Förgjord, Behexen, Charnel Winds, Mortualia and Pantheon of Blood, a few of which share members with Blood Red Fog.
As I've been listening through this album, I kept feeling the impression of some risen ghoul as it conjured up memories of its own glories and failures in life, while the cemetery it lurks in is enveloped in cold, cloying mists that themselves evoked phantoms of the dirt-deep denizens. The duration of the tracks contributes to this broad, mournful environment, and thus the album is quite solemn and melancholic, with only a few bursts of warmth created through the faster paced, charging chord sequences (as in "Harvest" itself around the mid point). In general, the textures of the chords feel familiar, they've been used throughout the years in similar configurations through the European underground, but I very much enjoyed the very frost-tinted fluidity of the production here that really dominates the mix. Meanwhile, the vocals create these eerie, blistering winds of regret and suffering which echo out among the marsh-like, graven, roiling terrain of the guitars, truly effective in the slower moments wrought through pieces like "The Prison" in its opening half. There are also some deep, clean vocals throughout the disc which rattle a listener's bones, offering some variety from the sheer desolation of the harsher inflection. The production of the drums is also balanced, natural and gives the album a live appeal, seamlessly transferred from the moderate blasting beats to the slower, steadied percussion.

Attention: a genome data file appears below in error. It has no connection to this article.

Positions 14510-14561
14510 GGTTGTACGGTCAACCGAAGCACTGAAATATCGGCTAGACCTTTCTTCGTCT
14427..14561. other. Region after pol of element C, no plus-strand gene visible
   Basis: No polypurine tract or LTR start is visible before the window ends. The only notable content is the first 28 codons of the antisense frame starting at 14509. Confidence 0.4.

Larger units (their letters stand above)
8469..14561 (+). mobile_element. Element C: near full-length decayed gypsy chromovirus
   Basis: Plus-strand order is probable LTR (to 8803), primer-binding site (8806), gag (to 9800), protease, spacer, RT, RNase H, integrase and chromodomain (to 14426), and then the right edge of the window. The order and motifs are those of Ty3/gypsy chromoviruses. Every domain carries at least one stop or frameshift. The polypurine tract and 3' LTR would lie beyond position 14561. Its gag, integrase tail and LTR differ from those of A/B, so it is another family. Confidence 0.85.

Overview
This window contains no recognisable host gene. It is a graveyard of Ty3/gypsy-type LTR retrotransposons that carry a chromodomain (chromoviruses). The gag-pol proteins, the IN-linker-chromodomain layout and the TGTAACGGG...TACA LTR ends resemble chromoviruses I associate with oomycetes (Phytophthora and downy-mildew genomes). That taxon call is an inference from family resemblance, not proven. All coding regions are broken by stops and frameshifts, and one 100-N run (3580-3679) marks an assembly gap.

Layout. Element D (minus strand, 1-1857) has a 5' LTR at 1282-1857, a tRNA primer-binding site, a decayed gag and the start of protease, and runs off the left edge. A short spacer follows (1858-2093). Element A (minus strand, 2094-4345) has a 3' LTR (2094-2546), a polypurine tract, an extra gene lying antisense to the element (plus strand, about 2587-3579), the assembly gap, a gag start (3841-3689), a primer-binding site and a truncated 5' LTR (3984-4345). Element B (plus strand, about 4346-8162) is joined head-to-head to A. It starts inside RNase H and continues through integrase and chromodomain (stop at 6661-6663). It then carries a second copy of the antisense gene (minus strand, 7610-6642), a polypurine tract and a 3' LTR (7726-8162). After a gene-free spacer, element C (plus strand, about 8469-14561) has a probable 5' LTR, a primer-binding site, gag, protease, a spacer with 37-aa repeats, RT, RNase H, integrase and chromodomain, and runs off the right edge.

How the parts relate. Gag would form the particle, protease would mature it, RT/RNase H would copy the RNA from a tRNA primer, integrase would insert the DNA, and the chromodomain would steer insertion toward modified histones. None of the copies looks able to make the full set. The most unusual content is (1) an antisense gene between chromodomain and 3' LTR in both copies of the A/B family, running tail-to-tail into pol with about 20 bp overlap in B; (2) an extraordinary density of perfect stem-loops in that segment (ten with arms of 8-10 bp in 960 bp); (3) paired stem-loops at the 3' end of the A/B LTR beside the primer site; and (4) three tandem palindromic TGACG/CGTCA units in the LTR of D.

Harvest is incredibly consistent, but is not a huge level of variety happening in the composition; meaning that to best experience this, you'll want to set aside 44 minutes in which you are prepared to experience its particular emotional strains. I wouldn't necessarily dub it 'depressive' black metal, but certainly there is some crossover appeal to that sect. The lyrics create lush, simple and immortal imagery of death and nature that match well to the musical atmosphere, with a few hints of the occult (as with the final track, "The Abyss"). One of the album's greatest strengths lies in its authenticity. There isn't much progression or innovation involved in the construction of the music, but it's well tuned towards the lightless specters that inspired it, and its introspective nature makes it excellent for pondering the veil of oblivion. It's not particularly sinister or evil, as you might expect from its field (and certainly some of the band's associates and contemporaries), but the sheer sorrows strewn throughout its four tracks are not to be denied. A surge of shamanistic sadness.
Verdict: Win [7.75/10] (from the cursed womb)